The purpose of this K01 Mentored Research Scientist Development application is to develop the candidate as a translational investigator focused on bridging areas of basic science and clinical research to accelerate mechanism-focused investigations of complementary and alternative medicine (CAM). This K01 will provide Dr. Gurfein with the support necessary to accomplish the following goals: (1) to further develop and validate a novel animal model of stress reduction that can be used to advance testing of biological pathways influenced by CAM-related stress reduction interventions;(2) to acquire training in clinical research, bioinformatics, and advanced biostatistics;(3) to gain pivotal experience designing and implementing clinical research (4) to gain expertise in cutting edge basic science techniques such as the application of DNA microarrays to study CAM interventions;and (5) to develop the resources necessary for an independent research career. To achieve these goals, Dr. Gurfein has assembled a mentoring team comprised of a primary mentor, Dr. Frederick Hecht, Professor of Medicine, Director of Research at the Osher Center for Integrative Medicine at UCSF, and principal investigator of a NCCAM funded P01 grant on mind-body interactions, and two co-mentors: Dr. Douglas Nixon, Professor of Medicine and Associate Chief of the Division of Experimental Medicine at UCSF, whose laboratory studies immune cell responses to stress and an array of pathogens;and Dr. Steve Cole, Associate Professor of Medicine at UCLA and an expert on socioenvironmental factors that affect gene expression. In addition to extensive mentoring, a carefully selected combination of didactic coursework, lectures, and research will provide Dr. Gurfein with the training and experience that he requires to transition to a role of fully independent investigator. UCSF is an ideal environment for the proposed training because it provides access to cutting edge facilities and equipment and to experts in clinical, basic science, and integrative medicine research. This training will be applied to conduct a research project that aims to further develop an animal model of stress reduction and apply it to identify and compare the immunologic and gene expression changes that result from stress reduction in mice and humans. Stress reduction in mice is achieved through altering the caging environment and by including enhancements that are designed to minimize mouse stress levels. The research addresses the following aims: To validate and further develop a mouse model that will be used to study the effects and biological mechanisms of stress reduction (Aim 1). Immune cell subsets from reduced-stress animals will be studied for changes in number, proportion, and function (Aim 2). Using DNA microarrays, sorted lymphocytes from reduced-stress mice and humans trained in mindfulness-based stress reduction will be assessed to identify similarities and differences in gene expression change (Aim 3).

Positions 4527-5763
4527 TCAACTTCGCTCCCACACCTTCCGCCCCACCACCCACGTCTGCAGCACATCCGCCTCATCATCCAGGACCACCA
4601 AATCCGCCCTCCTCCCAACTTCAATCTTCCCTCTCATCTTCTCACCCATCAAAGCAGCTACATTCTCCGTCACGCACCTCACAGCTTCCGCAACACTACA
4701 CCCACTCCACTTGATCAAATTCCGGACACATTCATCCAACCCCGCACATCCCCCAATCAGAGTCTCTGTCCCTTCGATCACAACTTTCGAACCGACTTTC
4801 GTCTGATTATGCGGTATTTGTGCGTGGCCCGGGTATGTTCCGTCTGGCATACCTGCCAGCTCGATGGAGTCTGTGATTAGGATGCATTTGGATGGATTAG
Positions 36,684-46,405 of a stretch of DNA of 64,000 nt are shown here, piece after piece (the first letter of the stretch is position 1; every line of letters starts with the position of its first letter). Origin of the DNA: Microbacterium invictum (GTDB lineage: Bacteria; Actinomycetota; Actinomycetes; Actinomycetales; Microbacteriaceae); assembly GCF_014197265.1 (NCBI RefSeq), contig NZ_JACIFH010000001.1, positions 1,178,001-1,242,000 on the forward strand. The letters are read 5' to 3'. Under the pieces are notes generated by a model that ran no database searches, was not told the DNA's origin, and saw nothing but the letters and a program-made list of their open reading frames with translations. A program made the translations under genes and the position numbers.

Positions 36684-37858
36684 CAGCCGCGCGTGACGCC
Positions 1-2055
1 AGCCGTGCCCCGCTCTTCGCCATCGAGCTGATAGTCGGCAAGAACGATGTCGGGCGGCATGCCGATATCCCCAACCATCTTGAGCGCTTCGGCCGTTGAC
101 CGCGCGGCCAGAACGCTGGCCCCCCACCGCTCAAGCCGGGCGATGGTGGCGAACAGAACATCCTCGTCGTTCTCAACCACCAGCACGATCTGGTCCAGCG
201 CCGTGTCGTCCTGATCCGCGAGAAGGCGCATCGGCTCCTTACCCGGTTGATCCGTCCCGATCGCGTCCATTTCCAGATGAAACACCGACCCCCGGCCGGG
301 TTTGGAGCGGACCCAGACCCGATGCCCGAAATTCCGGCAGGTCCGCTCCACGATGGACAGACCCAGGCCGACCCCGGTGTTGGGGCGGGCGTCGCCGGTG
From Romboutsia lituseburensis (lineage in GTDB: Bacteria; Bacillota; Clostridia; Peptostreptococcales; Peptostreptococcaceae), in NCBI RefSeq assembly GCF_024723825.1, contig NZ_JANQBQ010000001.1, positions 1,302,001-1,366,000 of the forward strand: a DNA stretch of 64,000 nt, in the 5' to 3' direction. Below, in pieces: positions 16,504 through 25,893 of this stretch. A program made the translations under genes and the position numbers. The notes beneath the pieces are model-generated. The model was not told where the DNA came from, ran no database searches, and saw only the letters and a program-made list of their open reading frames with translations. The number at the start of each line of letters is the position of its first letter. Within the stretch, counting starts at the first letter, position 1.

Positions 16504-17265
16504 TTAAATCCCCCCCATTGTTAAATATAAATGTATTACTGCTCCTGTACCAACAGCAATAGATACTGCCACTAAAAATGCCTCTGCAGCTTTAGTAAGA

These aims build toward an R01 in which the mouse stress reduction model would be used to answer questions relevant to public health such as the effects of stress reduction interventions on influenza vaccination and infection.
Though human studies have shown that stress reduction techniques, such as mindfulness based stress reduction, can reduce perceived stress, modulate hypothalamic-pituitary-adrenal axis activity, and may affect immune function, clinical studies have limitations that hinder the identification of underlying pathways that influence the immune system, nervous system, and other biological systems. This work represents a significant step toward rooting the study of mind-body interactions and other stress-reducing CAM practices in basic science and will provide a modular tool for studying the effects of stress reduction on existing models of infectious disease, neurodegeneration, and other chronic illnesses. A more complete understanding of the underlying molecular pathways that are modulated by stress reduction is important for determining the ways in which stress reducing CAM interventions can influence health outcomes.
|Gurfein, Blake T; Davidenko, Olga; Premenko-Lanier, Mary et al. (2014) Environmental enrichment alters splenic immune cell composition and enhances secondary influenza vaccine responses in mice. Mol Med 20:179-90|